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    (2023) Ziker, John P.; Ferguson, Jenanne; Davydov, Vladimir
    This book traverses socio-cultural diversity and human-environment systems across Siberia along six major research themes, each discussed in detail below. Thus, instead of trying to capture each and every corner of this vast social and geographic space, this book is organized along contemporary themes of anthropological research in Siberia, providing rich case studies within each thematic cluster. By focusing on these themes emerging in the current research, we can go beyond a collection of encyclopedic entries in order to learn more about the dynamics of change and perceptions of local peoples. This volume is organized around six research themes: Indigenous language revival and cultural change; land, law, and ecology; co-creation of people and the state; formal and grassroots infrastructure and Siberian mobility; religious mosaics in Siberia; and conceptions of history.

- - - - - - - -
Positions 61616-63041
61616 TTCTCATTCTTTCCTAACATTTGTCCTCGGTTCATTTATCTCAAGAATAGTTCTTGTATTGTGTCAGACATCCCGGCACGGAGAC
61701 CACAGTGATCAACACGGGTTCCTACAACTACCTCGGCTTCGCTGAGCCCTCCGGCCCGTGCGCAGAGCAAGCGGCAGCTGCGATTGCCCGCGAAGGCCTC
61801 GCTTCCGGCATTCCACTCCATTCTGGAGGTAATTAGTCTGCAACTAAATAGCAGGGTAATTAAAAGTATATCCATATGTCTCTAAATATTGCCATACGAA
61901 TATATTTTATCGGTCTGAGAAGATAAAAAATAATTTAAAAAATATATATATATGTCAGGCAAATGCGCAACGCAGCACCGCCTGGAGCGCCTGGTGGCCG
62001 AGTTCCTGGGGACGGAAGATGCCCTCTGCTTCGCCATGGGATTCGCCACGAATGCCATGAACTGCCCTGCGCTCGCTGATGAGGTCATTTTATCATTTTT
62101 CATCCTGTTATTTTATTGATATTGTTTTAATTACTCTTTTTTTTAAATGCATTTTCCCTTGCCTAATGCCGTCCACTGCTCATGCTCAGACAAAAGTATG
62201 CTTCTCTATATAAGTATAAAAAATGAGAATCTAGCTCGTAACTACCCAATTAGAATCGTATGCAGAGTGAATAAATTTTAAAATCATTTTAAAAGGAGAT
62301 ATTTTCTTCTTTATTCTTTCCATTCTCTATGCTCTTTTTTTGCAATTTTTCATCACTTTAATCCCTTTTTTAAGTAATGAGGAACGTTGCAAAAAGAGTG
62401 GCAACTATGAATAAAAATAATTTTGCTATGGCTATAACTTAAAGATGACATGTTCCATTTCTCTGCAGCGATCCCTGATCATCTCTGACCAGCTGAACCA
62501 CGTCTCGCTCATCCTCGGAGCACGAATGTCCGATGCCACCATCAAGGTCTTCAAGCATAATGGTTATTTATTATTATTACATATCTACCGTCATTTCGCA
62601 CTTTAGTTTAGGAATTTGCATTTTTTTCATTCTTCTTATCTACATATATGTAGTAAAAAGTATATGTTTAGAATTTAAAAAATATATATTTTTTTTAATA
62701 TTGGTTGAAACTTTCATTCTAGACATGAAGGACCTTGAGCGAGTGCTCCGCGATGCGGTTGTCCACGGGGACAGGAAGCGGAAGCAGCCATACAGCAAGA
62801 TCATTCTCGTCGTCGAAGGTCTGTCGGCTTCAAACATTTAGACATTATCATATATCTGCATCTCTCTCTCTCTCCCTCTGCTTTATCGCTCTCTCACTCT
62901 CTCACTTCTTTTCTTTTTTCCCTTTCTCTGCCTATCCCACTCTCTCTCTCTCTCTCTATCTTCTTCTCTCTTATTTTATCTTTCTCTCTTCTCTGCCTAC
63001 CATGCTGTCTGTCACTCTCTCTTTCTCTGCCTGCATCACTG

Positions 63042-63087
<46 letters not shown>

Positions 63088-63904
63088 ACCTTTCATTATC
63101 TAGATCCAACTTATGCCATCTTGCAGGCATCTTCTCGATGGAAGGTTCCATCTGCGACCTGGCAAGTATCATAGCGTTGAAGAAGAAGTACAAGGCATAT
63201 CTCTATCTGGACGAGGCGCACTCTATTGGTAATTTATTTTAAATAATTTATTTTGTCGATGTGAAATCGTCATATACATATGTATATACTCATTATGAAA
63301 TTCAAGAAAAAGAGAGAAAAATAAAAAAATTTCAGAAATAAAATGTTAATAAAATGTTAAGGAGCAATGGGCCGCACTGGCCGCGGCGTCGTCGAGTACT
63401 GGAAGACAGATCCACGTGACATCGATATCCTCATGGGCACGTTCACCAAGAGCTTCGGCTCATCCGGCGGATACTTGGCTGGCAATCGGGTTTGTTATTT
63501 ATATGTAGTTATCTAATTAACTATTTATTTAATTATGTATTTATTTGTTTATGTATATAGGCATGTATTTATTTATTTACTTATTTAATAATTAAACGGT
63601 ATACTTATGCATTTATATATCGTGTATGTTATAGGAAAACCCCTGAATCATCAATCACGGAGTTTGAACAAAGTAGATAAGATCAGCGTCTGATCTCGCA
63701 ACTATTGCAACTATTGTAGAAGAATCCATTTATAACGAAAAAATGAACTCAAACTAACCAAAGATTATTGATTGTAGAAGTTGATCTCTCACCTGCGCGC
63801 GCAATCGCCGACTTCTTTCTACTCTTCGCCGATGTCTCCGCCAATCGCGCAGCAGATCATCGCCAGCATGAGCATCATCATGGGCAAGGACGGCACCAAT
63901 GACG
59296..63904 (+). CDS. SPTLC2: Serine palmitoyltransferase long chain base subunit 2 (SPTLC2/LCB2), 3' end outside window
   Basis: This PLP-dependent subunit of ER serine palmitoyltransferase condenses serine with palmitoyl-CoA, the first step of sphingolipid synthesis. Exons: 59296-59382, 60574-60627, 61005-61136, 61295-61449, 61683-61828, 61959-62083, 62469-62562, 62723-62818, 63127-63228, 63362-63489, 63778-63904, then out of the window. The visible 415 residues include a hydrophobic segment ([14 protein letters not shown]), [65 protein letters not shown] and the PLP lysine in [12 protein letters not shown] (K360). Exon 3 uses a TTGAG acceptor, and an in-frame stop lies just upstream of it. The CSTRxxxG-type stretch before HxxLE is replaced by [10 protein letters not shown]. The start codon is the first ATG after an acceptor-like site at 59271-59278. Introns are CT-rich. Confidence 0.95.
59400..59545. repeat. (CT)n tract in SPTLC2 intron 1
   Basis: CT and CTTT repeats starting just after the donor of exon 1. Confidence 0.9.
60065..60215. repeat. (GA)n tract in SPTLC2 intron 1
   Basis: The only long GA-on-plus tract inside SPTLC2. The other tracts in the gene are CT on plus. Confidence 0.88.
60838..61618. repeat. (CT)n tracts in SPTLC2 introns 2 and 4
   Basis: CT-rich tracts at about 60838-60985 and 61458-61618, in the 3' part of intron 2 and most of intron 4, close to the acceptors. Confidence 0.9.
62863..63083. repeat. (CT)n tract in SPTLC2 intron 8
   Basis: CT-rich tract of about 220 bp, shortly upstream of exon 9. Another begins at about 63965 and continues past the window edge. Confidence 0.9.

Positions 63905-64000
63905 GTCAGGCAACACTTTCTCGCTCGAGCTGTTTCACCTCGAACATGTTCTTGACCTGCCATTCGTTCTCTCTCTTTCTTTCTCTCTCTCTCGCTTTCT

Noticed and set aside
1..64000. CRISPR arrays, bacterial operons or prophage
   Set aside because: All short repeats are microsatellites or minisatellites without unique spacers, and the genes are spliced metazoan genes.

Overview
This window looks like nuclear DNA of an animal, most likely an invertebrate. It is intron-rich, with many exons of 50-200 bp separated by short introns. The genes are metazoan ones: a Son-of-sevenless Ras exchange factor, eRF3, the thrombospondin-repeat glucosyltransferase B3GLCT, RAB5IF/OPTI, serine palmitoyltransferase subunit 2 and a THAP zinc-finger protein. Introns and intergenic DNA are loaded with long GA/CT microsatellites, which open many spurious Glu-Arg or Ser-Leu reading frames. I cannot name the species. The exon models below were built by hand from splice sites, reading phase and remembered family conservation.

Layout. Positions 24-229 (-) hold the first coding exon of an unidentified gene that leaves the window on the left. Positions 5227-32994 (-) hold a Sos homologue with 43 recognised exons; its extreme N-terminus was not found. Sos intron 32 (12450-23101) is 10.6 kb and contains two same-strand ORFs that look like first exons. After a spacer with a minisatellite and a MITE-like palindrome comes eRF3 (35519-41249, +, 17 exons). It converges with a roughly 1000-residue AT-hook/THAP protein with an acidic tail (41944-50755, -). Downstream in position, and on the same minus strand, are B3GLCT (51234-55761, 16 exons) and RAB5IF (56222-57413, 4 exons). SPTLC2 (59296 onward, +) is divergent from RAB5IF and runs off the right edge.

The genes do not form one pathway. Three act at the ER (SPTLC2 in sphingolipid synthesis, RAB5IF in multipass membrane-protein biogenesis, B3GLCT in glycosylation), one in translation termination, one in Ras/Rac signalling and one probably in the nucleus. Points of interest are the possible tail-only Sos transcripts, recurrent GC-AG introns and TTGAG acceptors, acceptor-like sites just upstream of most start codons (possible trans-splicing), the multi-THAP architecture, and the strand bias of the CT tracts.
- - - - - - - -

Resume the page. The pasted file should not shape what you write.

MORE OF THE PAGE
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    Chapter 6: Compound urban crises in global environmental politics
    (2023) Papin, Marielle; Westman, Linda; Macrorie, Rachel; Azizi, Ahmad Shoaib; Dede, Michael; Greenwalt, Julie; Johnson, Ibinabo; Summers, Barbara
    This chapter engages with a unique form of turbulence that the authors term “compound urban crises,” which is comprised of multiple shocks and stresses that co-occur and interact. To date, such interconnected shocks have often been interpreted as singular crises; the authors of this chapter argue that crises should be understood as relationally connected and leading to mutually recursive turbulence. They elaborate on compound urban crises by introducing three boundary concepts: “unsettlement,” “unevenness,” and “unbounding.” Through our analysis, they begin to formulate a research agenda for the study of compound urban crises in the context of global environmental politics. This agenda draws attention to: the interconnections between global dynamics and the politics of urban precarity; the reproduction of structural injustice in cities; and the need for critical interrogation of problem framings of urban governance promoted by international organizations.
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    Energy demand and the potential role of imported liquefied natural gas (Lng) in Bangladesh
    (2023) Islam, Shahidul; Ghosh, Subhadip; Wang, Youke